Old English poems

Page 1 of 50 - About 500 essays
  • The Wife's Lament Essay

    1532 Words  | 7 Pages

    can be found due to the fact that whoever wrote this poem is dead and that the answer will always be in speculation even if it is correct. Hopefully, at the end of this quest I will be slightly more enlightened as to who the true speaker may really be. There are some things that we do know about this poem. It is most often referred to as an elegy because of the mood of mourning and regret. Upon further reading I discovered that this poem is like others of its time period. Many

  • Imagery in the Old English Poem Beowulf Essay

    3689 Words  | 15 Pages

    Popular Imagery in the Old English Poem Beowulf       Some popular elements of imagery in Beowulf are the mead-hall, the sea, swords, armor including shields. Let us discuss these items and, where applicable, the archaeological support for them.   Remaining true to the Anglo-Saxon culture’s affinity for mead (ale/beer/wine), the characters of Beowulf partake frequently of the strong beverage. And the mead hall was their home away from home, with more entertainments than just fermented

  • Essay on The Mead-hall in the Old English Poem Beowulf

    1036 Words  | 5 Pages

    The Mead-hall in the Old English Poem Beowulf       What was the function and nature of a mead-hall in the Heroic Age of Beowulf? Was it more than a tavern for the dispensing and consumption of alcoholic beverages, and occasionally precious gifts? Yes, much more.   Remaining true to the Anglo-Saxon culture’s affinity for mead (ale/beer/wine), the characters of Beowulf partake frequently of the strong beverage. And the mead hall was their home away from home, with more entertainments

  • Materialism In Wlf And Eadwacer

    1105 Words  | 5 Pages

    The poem Wulf and Eadwacer displays a number of typical characteristics associated with the genre of the Old English Elegies. In this essay I aim to identify such defining characteristics and discuss why, from Paul Muldoon's translation, Wulf and Eadwacer is in every sense an Old English Elegy. I will examine the environment in which the poem is set, the theme of social isolation, the 'lif is laene' motif, the 'ubi sunt' lamentation and the medieval concept of 'wyrd'. I will highlight and support

  • Exodus : A Culturally Blended Anglo Saxon Britain

    1398 Words  | 6 Pages

    Brenna Hubschman Professor Jones English 4513 24 September 2017 “Exodus” in a Culturally Blended, Anglo Saxon Britain The Old English poem “Exodus” exemplifies the complex mixture of influencing forces within Anglo Saxon culture at the time of its writing. As discussed in class, sixth and seventh century (the time leading up to the creation of “Exodus”) Britain were periods of increased Christian missionary work. It is important to note, however, that while Christian missionaries began to greatly

  • Beowulf: The Canonization of Anglo-Saxon Literature into Modern Popular Culture

    769 Words  | 4 Pages

    Don't tell me D.C. is doing "Classics Illustrated?" No. NOT "Classic Illustrated," but REAL LIVE action and adventure stories! BEOWULF is the oldest surviving piece of English literature. It's an epic poem in the vein of "The Odyssey" and "The Illiad," author unknown. It has been hailed as one of the masterpieces of the English language. It's EXCITING!" (2). Despite eighteen preceding pages featuring Beowulf fighting monsters and saving beautiful women, Uslan assumes that the target audience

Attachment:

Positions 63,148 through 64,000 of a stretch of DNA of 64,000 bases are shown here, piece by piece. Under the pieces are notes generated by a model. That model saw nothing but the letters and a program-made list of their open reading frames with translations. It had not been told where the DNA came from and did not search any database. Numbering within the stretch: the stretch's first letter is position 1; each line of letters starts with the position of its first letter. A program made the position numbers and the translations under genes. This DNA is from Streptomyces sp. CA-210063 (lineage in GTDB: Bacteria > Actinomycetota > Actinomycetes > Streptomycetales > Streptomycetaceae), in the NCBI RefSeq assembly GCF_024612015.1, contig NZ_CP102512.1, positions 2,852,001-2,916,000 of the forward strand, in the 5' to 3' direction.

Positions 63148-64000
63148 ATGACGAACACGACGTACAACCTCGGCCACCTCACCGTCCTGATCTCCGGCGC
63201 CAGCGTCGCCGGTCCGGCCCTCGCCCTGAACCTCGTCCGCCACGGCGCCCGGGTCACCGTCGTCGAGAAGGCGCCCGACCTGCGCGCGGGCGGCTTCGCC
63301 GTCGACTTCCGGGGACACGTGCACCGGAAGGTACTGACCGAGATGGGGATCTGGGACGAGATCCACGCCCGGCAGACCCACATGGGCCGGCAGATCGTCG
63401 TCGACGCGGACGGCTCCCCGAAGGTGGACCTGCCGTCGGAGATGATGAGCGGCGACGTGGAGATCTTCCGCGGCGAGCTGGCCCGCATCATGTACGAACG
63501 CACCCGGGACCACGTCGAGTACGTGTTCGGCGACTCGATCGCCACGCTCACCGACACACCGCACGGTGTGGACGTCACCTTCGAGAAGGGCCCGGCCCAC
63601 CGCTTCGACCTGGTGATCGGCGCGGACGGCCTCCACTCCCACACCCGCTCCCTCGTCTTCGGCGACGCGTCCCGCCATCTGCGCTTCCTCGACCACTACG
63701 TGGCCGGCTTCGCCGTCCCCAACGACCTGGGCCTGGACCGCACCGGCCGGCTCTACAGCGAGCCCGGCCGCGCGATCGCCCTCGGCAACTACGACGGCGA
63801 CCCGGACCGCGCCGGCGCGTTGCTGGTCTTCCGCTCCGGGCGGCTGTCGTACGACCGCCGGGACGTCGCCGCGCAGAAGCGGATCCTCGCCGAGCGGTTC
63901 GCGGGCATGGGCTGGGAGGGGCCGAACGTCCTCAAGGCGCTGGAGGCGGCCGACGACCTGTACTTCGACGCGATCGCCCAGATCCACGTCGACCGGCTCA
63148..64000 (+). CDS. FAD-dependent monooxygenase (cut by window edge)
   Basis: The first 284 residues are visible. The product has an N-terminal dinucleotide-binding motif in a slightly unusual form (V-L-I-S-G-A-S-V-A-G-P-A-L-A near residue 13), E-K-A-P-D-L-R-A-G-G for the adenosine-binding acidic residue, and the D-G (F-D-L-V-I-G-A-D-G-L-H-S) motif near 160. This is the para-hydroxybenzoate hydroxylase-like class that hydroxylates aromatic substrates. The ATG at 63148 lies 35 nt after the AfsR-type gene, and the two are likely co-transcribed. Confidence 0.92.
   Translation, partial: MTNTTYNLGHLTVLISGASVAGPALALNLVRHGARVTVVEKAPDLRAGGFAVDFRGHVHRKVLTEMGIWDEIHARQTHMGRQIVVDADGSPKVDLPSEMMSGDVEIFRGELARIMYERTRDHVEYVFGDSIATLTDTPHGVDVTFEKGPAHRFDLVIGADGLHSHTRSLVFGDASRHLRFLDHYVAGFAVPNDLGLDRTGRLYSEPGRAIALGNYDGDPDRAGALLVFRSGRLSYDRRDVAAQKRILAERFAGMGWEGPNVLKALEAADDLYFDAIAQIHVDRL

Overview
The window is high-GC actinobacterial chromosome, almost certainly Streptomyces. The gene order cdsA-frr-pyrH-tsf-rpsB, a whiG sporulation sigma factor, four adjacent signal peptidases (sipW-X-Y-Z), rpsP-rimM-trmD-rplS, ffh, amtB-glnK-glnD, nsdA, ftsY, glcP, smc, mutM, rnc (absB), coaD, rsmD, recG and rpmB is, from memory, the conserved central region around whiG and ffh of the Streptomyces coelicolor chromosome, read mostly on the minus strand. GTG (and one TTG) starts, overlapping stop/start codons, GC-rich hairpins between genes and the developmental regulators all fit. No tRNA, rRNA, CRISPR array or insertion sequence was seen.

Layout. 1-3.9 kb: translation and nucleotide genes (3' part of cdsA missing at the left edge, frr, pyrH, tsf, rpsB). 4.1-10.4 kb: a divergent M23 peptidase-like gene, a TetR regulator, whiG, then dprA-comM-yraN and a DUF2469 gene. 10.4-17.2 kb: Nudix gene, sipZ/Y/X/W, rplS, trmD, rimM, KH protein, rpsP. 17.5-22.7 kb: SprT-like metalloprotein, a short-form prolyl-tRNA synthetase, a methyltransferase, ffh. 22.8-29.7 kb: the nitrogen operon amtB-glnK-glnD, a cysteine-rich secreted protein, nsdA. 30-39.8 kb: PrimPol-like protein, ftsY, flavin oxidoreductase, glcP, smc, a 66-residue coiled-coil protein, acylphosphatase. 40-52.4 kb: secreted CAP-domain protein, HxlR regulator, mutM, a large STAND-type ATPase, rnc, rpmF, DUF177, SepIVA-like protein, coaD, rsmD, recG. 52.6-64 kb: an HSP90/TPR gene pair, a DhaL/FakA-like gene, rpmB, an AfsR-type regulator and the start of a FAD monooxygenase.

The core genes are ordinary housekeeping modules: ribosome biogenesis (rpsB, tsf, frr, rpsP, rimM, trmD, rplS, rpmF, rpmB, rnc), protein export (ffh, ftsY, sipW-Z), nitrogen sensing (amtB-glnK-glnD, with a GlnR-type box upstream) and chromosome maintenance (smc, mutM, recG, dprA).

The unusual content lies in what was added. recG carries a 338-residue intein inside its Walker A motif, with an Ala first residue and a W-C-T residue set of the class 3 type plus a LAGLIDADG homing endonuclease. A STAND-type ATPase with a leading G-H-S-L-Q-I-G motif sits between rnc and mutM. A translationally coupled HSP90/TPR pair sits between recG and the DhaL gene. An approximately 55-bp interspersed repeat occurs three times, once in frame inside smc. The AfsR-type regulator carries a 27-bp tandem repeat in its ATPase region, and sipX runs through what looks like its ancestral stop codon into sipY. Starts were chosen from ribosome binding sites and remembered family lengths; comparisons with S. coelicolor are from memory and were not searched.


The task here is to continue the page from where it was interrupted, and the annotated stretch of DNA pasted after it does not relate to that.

• Beowulf Analysis

    821 Words  | 4 Pages

    its historical and its canonical position in English literature. By the time the story of Beowulf was composed by an unknown Anglo-Saxon poet around 700 a.d., much of its material had been in circulation in oral narrative for many years. The Anglo-Saxon and Scandinavian peoples had invaded the island of Britain and settled there several hundred years earlier, bringing with them several closely related Germanic languages that would evolve into Old English. Elements of the Beowulf story—including its

  • The Metrics Of English Literature

    4721 Words  | 19 Pages

    The Metrics of English Candidate Number: 27090222 School Number: 84   The Metrics of English Fred: Welcome ladies and gentlemen to this lovely evening in the city of London in the world renowned Globe Theatre. Today we are joined by two guests, Sylvia Miller and Joseph Johnson and I am your host, Fred Phillips. Both our guests having many years of linguistics and literature experience will analyse several texts that belong to different stages of the English language and compare their

  • Essay about Bone Dreams by Seamus Heaney

    1953 Words  | 8 Pages

    an obscure and difficult poem to understand. In all my searching on the internet, I found very little to help me in my analysis of this poem and so the ideas are basically my own. I might be wide of the mark, but for anybody struggling to understand this poem, it might at least give you some ideas of your own. I make no apology for asking questions or for sounding vague or even muddled in places. I hope that this essay is of help to somebody, somewhere. The poem begins in a thoughtful mood;

  • Trace the Development of English Lit During Any One Period...as Part of Your Discussion Highlight How Significant Events in the Influence the Writing...Additionally Show How Characteristics of the Genre the Writer Uses

    3085 Words  | 13 Pages

    Trace the development of English lit during any one period...As part of your discussion highlight how significant events in the influence the writing...Additionally show how characteristics of the genre the writer uses reflects the period in which it was written. James Arthur Baldwin once stated that: "know from whence you came. If you know whence you came, there are absolutely no limitations to where you can go." This quotation may apply to the span of the Anglo-Saxon period because of the coherent